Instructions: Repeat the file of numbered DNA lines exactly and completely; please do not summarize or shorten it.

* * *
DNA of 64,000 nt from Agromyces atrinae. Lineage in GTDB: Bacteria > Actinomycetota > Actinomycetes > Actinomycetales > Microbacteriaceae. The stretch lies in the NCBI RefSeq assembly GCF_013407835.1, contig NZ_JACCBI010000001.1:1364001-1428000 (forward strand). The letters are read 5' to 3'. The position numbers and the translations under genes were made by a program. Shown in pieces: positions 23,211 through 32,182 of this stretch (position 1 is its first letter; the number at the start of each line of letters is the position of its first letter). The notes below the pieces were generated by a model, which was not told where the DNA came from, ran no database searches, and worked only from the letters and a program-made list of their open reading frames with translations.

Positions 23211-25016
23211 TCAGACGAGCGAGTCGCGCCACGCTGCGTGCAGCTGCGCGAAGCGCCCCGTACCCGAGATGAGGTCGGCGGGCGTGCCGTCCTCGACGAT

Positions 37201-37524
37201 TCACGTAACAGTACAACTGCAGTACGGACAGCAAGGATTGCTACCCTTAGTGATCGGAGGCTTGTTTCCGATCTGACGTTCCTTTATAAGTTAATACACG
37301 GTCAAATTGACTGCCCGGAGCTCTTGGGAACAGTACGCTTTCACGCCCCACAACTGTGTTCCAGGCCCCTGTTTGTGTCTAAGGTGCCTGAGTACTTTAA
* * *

DNA of 64,000 nt from Agromyces atrinae. Lineage in GTDB: Bacteria > Actinomycetota > Actinomycetes > Actinomycetales > Microbacteriaceae. The stretch lies in the NCBI RefSeq assembly GCF_013407835.1, contig NZ_JACCBI010000001.1:1364001-1428000 (forward strand). The letters are read 5' to 3'. The position numbers and the translations under genes were made by a program. Shown in pieces: positions 23,211 through 32,182 of this stretch (position 1 is its first letter; the number at the start of each line of letters is the position of its first letter). The notes below the pieces were generated by a model, which was not told where the DNA came from, ran no database searches, and worked only from the letters and a program-made list of their open reading frames with translations.

Positions 23211-25016
23211 TCAGACGAGCGAGTCGCGCCACGCTGCGTGCAGCTGCGCGAAGCGCCCCGTACCCGAGATGAGGTCGGCGGGCGTGCCGTCCTCGACGAT

Positions 37201-37524
37201 TCACGTAACAGTACAACTGCAGTACGGACAGCAAGGATTGCTACCCTTAGTGATCGGAGGCTTGTTTCCGATCTGACGTTCCTTTATAAGTTAATACACG
37301 GTCAAATTGACTGCCCGGAGCTCTTGGGAACAGTACGCTTTCACGCCCCACAACTGTGTTCCAGGCCCCTGTTTGTGTCTAAGGTGCCTGAGTACTTTAA